Role: UX Designer
Tools: Sketch, UX Pin
Methods: Sketching, participatory design, & high fidelity prototypes.
Legacy Programs & Persona Creation
During my first cycle, I spent the bulk of my time learning about the legacy programs, identifying personas, and creating workflow maps that would represent all possible paths that different users could take in said legacy programs. First, I worked with a subject matter expert who was able to identify all of our users and give me some background on them. Next, he walked me through Bosch's existing products so I could become familiar with their functionality, as well as point out how one program could be used in different ways by different personas.
Analyzing New Software Platforms
After developing the personas and conducting the heuristic analyses on the legacy programs, I began analyzing the usability of the software platform that was developed in order to combine all of the legacy software. The analysis of this new software platform revealed a number of issues across all three versions of the product. For example, many of the same errors that were committed in the legacy programs, such as lack of verification and different types of tables, were carried over.
New usability issues were introduced as well, such as having different methods of alerting the user to errors. For example, in the customer facing version of the product, a modal was utilized in one section of the product to display errors, but then toasts were utilized in another section to alert users to their errors. Even worse, after alerting the users via toasts or modal, the offending fields weren't even highlighted after closing the toasts or modals.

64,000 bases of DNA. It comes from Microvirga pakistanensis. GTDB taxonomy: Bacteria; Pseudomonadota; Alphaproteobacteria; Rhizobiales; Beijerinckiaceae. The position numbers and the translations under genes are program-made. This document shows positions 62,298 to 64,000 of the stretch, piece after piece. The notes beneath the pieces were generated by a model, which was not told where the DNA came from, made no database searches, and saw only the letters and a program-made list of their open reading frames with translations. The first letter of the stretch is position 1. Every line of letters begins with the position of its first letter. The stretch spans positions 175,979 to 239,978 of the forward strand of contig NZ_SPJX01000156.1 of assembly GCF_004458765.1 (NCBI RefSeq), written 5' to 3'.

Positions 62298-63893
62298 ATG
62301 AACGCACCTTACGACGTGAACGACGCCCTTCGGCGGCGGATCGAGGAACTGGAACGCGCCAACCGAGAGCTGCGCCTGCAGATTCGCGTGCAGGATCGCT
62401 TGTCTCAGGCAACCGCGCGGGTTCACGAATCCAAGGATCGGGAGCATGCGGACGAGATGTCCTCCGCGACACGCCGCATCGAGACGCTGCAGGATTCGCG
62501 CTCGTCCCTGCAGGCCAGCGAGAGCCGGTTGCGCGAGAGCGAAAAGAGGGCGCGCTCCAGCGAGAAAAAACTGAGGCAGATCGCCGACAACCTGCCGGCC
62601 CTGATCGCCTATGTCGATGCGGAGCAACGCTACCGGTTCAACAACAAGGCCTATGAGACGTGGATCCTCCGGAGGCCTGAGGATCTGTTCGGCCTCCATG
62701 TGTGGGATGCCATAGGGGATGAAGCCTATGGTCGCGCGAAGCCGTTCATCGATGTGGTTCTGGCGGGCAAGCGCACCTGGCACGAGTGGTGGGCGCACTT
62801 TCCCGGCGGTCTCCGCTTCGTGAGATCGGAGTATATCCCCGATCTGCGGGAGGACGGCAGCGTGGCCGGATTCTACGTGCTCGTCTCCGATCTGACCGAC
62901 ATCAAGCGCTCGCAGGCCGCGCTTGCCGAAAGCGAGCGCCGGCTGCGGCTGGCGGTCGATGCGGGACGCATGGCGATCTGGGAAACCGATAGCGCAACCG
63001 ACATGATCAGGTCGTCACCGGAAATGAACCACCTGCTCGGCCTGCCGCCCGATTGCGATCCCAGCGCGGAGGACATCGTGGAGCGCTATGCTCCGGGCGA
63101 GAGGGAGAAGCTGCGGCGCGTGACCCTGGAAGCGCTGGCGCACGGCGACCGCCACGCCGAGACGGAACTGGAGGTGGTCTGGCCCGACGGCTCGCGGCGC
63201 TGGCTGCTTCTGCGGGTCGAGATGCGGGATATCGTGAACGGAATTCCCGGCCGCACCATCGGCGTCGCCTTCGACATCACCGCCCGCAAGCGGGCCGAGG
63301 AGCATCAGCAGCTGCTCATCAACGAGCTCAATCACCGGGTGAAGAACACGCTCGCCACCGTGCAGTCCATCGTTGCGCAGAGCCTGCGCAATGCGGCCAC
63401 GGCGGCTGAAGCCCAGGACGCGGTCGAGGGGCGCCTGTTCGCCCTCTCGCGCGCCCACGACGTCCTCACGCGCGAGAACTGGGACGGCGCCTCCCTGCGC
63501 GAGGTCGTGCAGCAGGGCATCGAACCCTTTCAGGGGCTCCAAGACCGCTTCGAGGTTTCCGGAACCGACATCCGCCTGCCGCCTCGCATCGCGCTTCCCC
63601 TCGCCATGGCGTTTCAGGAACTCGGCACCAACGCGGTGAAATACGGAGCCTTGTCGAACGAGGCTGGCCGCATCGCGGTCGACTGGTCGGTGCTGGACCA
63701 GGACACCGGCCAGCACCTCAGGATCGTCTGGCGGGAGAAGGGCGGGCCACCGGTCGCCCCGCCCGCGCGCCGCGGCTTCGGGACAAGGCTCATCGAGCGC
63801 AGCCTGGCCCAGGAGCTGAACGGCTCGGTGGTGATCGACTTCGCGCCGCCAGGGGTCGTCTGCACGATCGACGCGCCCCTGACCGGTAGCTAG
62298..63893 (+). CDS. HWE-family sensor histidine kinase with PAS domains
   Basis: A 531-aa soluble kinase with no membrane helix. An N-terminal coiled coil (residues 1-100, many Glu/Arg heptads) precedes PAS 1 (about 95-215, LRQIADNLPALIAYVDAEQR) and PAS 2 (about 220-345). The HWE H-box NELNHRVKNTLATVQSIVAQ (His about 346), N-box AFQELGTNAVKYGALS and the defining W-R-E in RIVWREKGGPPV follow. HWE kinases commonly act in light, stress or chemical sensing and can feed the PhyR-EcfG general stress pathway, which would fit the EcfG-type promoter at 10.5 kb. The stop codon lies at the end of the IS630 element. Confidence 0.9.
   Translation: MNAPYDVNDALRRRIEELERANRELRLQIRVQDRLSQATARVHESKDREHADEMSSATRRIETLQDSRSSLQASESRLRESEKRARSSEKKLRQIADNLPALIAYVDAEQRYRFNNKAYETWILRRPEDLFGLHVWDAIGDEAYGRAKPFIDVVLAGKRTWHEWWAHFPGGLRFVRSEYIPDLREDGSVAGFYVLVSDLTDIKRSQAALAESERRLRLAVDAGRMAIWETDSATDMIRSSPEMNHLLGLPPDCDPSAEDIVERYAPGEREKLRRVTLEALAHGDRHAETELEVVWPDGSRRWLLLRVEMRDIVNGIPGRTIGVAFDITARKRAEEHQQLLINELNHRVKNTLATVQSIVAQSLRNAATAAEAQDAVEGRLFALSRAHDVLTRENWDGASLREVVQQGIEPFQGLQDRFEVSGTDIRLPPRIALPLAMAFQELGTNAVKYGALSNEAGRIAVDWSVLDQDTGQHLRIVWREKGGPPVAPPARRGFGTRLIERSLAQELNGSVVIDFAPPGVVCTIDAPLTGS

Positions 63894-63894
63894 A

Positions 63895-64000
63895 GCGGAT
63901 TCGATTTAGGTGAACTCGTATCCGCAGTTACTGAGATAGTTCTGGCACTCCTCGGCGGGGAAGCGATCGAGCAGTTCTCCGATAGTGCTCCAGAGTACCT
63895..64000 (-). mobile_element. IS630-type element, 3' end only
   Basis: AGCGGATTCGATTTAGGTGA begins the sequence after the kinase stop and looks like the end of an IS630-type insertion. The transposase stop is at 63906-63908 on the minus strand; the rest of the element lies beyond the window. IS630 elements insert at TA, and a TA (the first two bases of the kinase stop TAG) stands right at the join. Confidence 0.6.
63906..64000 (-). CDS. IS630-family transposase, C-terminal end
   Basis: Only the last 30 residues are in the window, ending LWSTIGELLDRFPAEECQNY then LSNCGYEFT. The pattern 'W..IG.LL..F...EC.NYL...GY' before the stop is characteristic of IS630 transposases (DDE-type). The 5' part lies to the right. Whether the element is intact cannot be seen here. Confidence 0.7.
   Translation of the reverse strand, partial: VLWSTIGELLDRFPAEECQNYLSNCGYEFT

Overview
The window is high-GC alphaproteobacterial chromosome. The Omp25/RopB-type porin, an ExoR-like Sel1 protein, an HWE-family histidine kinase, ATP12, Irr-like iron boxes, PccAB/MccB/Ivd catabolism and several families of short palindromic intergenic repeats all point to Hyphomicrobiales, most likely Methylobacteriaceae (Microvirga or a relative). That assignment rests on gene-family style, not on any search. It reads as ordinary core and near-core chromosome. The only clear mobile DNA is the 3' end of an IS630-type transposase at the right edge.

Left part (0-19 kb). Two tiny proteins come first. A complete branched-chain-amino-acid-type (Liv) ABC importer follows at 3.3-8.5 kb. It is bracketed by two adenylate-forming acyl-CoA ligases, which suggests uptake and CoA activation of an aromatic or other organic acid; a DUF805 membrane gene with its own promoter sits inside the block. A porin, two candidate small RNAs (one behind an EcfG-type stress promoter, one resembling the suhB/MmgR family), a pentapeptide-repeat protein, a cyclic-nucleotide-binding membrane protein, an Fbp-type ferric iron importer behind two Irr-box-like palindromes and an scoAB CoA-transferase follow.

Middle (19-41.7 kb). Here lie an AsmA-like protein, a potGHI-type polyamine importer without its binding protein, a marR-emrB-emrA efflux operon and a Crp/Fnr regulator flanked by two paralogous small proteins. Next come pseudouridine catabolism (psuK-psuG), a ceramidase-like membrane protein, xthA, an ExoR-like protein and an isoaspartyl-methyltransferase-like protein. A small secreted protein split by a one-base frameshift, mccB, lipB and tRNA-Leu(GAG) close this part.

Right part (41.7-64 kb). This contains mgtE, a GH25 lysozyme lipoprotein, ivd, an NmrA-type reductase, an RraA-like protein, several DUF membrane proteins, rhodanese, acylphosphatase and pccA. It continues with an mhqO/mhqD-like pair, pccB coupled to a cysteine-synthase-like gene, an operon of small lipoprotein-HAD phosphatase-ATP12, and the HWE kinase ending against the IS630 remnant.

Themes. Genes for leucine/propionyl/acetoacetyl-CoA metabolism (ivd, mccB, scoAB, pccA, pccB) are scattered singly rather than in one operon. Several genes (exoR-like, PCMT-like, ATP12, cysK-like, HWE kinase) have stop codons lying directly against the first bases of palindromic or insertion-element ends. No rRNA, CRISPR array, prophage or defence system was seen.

Creating Screens For The New Platform
Once I conducted the heuristic analysis on the new software platform and its three main components (customer, agent, and admin), I began modifying the look & feel of the platform. I mainly focused on improving the administrative experience as my supervisor was responsible for overseeing a group of administrators. I started by making sketches, and after I was satisfied with them, I began recreating the sketches on the computer. While I was creating the sketches, I also began to create a style guide. This was done for 2 reasons. The first reason was that I wanted to have a set of reusable components, and the second reason was that I wanted to have a place to detail the CSS properties for each item.
This contract was very educational as to how important it is to get user feedback at multiple stages throughout the creation process. While I am proud of the work that I did, I felt that I was slightly hamstrung by the inability to talk with end users of the product who were located in physical locations other than my office. This was highlighted when one of the groups of users invited me to come out to interview them, but the company was either not able or not willing to have me go out to their location. It was also frustrating to focus only on the administrative aspect of the project instead of all 3 portions (administrative, agent, and customer) of the project. I estimate that if I was able to do proper research & design for all 3 portions, it would have taken me over a year to successfully complete. That being said, I don’t regret my time at Bosch, and would do it again if there were substantial improvements to the UX process.